Painful teething can be assuaged with over-the-counter gels and drops. Ice rubs and chilled teething rings can also help relieve pain, but dentists say that minor discomfort is normal and will pass. Expect teething babies to want to chew on something to help relieve the pressure from incoming teeth.

Baby teeth

When a couple baby teeth are in place, parents can let their children pick out a favorite toothbrush and, together begin a morning and nighttime brushing routine. “It’s important that parents make the brushing experience fun as early as possible to establish a lifelong routine,” Armanazi says. “And then it’s time to start thinking about the first trip to the dentist.”

The American Academy of Pediatric Dentistry recommends that parents take their children to the dentist six months after the first tooth comes in, or at age 1, and continue visiting every six months.

Many dentists say there’s a big misconception about the care of baby teeth. Just because these teeth are temporary doesn’t mean that cavities won’t affect the still-developing permanent teeth. It’s common for an untreated baby-tooth cavity to sink into the nerve and infect the permanent tooth.

“We see this problem all too frequently,” Armanazi says. “People think that baby teeth are no big deal, but how these teeth are treated can directly affect permanent teeth. Even if the teeth don’t get abscesses, they will tend to crumble down and space can be lost between the teeth, which then can lead to a need for braces.”

The Tooth Fairy

Around age 6, a new set of permanent molars erupt, which is usually when children are ready to begin using a fluoride rinsing solution. Parents should instruct their children not to swallow the rinse, only swish and then spit it out.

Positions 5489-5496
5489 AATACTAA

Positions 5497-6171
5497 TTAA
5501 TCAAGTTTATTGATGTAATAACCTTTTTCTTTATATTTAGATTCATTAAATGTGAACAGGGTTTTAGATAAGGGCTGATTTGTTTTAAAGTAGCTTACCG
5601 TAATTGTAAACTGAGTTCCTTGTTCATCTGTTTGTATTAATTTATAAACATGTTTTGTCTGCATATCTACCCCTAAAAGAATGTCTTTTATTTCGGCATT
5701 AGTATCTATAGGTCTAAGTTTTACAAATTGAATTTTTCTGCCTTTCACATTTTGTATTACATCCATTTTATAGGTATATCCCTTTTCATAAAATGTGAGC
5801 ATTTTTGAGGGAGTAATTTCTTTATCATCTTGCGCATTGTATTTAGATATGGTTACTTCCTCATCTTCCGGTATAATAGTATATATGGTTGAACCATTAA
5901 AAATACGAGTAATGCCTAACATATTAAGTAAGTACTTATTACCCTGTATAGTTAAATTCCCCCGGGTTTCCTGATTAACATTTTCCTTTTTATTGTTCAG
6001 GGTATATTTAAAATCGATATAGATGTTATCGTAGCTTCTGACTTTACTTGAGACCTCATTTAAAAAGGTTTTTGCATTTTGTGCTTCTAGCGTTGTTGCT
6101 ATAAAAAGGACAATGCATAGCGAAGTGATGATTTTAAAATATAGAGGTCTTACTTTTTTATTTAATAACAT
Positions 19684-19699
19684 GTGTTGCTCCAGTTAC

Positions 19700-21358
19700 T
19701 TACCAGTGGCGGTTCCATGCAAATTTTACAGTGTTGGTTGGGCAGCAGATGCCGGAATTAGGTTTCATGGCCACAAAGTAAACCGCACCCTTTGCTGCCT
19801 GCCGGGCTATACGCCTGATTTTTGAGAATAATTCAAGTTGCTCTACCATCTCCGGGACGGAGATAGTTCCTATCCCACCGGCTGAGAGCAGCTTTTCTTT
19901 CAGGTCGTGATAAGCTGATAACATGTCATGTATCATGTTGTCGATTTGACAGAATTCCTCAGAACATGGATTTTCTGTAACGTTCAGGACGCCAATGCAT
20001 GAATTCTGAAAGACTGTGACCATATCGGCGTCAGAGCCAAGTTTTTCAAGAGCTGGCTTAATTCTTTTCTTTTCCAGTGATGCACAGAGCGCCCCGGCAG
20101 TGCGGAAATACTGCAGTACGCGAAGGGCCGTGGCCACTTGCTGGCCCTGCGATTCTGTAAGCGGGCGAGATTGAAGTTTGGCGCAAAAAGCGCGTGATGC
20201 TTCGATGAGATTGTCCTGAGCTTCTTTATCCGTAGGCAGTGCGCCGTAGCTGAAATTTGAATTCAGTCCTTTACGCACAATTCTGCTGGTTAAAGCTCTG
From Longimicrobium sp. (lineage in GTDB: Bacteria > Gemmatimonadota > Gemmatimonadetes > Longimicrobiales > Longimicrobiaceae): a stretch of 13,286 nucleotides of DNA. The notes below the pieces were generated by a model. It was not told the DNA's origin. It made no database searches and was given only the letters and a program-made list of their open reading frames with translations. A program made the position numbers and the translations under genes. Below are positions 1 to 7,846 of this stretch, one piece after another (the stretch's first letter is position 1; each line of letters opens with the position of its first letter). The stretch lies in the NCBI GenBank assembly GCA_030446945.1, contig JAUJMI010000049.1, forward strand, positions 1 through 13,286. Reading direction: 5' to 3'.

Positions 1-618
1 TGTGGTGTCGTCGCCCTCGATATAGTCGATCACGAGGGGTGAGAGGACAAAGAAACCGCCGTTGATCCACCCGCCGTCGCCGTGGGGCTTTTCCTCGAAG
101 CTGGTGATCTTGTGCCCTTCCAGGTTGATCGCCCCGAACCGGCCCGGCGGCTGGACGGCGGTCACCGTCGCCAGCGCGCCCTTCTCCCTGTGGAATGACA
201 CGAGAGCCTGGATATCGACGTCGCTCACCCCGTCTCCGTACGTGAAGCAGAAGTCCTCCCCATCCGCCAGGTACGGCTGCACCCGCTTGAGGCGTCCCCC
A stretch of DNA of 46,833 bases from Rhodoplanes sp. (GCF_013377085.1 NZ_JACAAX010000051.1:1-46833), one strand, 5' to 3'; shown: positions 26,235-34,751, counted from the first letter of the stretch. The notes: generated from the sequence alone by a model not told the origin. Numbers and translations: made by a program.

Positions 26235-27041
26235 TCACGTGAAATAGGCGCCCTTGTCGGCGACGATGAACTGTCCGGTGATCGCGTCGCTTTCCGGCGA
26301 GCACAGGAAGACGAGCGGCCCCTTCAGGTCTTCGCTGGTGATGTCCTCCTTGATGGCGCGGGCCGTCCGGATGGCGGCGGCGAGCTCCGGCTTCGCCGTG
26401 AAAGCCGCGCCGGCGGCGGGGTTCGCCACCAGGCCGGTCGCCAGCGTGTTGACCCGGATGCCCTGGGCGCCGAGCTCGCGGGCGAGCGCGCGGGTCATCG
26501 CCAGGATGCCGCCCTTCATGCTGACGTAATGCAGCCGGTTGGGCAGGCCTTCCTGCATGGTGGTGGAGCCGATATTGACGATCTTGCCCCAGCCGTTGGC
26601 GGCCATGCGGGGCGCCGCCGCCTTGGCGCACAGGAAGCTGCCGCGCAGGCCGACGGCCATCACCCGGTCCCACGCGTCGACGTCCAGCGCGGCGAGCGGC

And just as soon as all those sparkling white teeth are in place, along comes another set of changes. Anywhere from age 5 to 8, kids’ teeth start becoming loose, and along with visits to the dentist, kids now look forward to visits from the Tooth Fairy. Usually, but not always, the bottom middle teeth are the first ones to go, followed by the upper middle teeth. Loose teeth signal a new phase in the child’s oral maturity.

“One of the mistakes we see parents make is to not touch a loose tooth,” Richards says. “When a tooth is loose, it’s time for it to go. Let kids wiggle them and pull them out themselves. The underlying teeth are trying to get into position, so by freeing up space, these new teeth will have an easier time.”

A typical concern of parents is the color variation of emerging permanent teeth in contrast to the often ultra-white baby teeth. No need for worry. Adult teeth are simply a different color. “This is just part of the way we’re genetically programmed,” Richards says. “Most baby teeth line up perfectly and are a pleasing bright white color. And then the new ones come in yellow or gray and may be crooked. Color isn’t a big deal.”